Published: Thursday, February 14, 2019 By: Marlene S. Gaylinn Source: On CT Theatre

This lively show currently at Westchester Broadway Theatre (WBT), features about 30 songs Thomas (“Fats”) Waller either wrote or performed during the Harlem Renaissance of the 1920s and 30’s. The style at that time was a mixture of swing, ragtime and jazz.  Like the song, “This Joint is Jumpin’ ” the music set everyone in the place, including members of high society, jumping to the beat.

Richard Maltby Jr. and Murray Horwitz conceived this musical tribute that won the 1978 Tony Award for Best Musical.  Maltby, who also directed the show at WBT, was introduced to the audience on Opening Night and received another special award for his work.

William Foster McDaniel, who certainly knows how to tickle the piano keys while conducting the jazzy, five-piece orchestra, was the Musical Director of  “Ain’t Misbehavin” when the show opened on Broadway.  So in effect, the audience is seeing the original, Broadway show with a new cast of five, very entertaining performers:  M. Martine Allard (Nell), Ron Lucas (Andre), Tony Perry (Ken) Amy Jo Phillips (Armelia) and Anita Welch (Charlane).

Each performer has a wonderful voice and gets a chance to shout out and shine in the musical numbers:  “’T Ain’t Nobody’s Biz-ness If I Do”  (Andre & Company), “Honeysuckle Rose” (Ken & Nell), “Squeeze Me” (Armelia), “Cash for your Trash” (Nell) etc..  My outstanding favorites are “The Viper’s Drag” performed with tantalizing, snakelike body movements by Ron Lucas (Andre), and “Your Feet’s Too Big,” with comic animation by Tony Perry (Ken).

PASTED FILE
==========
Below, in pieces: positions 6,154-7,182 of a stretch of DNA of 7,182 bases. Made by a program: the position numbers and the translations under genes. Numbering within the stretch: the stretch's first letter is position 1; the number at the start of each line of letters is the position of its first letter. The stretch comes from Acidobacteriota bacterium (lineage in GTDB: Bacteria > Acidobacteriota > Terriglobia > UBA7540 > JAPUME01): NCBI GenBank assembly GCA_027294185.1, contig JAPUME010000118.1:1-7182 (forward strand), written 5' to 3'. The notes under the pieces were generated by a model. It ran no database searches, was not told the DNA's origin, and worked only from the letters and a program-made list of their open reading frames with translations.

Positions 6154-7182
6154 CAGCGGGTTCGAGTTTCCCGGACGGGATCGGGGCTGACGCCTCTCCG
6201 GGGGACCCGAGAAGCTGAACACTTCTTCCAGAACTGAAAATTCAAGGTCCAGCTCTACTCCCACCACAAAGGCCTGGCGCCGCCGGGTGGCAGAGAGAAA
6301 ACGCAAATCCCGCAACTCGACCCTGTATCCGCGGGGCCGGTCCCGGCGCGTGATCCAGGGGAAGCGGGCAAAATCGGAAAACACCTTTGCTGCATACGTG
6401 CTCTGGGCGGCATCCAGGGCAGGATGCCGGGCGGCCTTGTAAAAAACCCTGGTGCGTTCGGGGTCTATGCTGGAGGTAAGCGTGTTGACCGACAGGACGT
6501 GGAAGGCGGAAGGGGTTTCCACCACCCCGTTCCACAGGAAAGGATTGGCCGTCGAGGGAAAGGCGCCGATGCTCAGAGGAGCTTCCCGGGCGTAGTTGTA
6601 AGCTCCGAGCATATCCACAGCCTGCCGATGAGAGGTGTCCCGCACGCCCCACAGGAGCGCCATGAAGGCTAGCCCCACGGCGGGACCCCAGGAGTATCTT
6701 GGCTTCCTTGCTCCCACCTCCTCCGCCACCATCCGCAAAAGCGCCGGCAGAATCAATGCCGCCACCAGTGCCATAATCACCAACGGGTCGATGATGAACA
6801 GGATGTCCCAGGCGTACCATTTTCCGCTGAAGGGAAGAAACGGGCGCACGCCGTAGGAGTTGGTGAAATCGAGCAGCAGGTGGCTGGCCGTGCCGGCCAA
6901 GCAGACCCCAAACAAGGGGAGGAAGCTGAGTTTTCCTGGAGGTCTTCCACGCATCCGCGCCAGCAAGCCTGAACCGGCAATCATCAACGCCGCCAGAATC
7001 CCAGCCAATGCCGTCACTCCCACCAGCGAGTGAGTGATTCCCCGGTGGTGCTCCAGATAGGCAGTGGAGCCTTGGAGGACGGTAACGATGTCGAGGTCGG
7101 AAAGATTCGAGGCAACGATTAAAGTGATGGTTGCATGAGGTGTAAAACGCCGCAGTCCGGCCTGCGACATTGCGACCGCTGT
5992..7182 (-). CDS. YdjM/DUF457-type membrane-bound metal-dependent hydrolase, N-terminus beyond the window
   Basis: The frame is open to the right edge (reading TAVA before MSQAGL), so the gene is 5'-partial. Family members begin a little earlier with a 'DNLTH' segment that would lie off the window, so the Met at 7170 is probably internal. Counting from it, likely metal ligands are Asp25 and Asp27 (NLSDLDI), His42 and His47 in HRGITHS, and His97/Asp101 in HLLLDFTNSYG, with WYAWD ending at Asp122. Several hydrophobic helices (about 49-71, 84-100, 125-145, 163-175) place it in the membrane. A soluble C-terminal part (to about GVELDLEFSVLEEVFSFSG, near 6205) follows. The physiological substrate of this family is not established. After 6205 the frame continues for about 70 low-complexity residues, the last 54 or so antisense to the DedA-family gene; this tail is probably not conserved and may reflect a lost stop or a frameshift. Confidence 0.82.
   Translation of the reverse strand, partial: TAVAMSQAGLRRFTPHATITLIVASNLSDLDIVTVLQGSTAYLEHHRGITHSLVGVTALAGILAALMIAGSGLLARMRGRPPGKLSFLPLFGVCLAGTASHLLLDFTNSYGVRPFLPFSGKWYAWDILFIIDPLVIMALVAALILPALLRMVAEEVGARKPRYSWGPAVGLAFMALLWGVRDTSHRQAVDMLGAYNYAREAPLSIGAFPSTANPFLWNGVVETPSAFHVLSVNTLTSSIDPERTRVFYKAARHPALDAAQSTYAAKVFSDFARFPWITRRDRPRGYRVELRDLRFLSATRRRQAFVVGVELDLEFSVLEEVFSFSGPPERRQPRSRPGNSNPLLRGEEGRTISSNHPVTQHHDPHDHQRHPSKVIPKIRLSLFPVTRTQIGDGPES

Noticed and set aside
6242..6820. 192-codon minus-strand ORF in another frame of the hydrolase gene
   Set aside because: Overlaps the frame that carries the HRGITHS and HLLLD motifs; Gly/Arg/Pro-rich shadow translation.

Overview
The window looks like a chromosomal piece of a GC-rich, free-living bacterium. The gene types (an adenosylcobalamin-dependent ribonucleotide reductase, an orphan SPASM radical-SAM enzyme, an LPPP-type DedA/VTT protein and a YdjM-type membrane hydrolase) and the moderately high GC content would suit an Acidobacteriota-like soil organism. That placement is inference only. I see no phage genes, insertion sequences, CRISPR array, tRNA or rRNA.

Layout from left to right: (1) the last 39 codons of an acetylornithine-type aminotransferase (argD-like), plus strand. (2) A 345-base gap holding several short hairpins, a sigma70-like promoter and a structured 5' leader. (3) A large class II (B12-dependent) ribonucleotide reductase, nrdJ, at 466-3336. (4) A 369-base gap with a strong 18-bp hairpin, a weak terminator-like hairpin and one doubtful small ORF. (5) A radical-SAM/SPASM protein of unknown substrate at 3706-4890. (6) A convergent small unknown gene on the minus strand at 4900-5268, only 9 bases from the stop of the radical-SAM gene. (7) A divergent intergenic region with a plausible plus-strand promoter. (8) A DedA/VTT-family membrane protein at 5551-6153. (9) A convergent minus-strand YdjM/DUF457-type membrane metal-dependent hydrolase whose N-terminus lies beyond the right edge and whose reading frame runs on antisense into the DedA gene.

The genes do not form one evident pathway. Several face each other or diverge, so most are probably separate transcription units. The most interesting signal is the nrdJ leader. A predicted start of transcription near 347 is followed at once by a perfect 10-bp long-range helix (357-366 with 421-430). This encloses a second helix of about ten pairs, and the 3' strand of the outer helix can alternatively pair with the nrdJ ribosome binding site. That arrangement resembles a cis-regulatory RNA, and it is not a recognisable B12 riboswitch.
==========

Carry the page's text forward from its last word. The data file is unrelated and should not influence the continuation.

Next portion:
“Find Out What They Like,” uproariously rendered by Amy Jo Phillips and Martine Allard was naughty for its time (1929) and still is.  Speaking of time, and at the risk of dating myself, I recalled my mother washing dishes and singing, “Mean to Me,”  “I Can’t Give You Anything But Love,” “I’m Gonna Sit Right Down and Write Myself a Letter” -- and tears welled-up as I recalled those and other popular, pre-WWII songs of my early childhood.

Sadly, they just don’t write them as they used to anymore. 

See this great show with you valentine sweetheart and have a nice dinner at WBT (included).  Convenient, self-parking is free.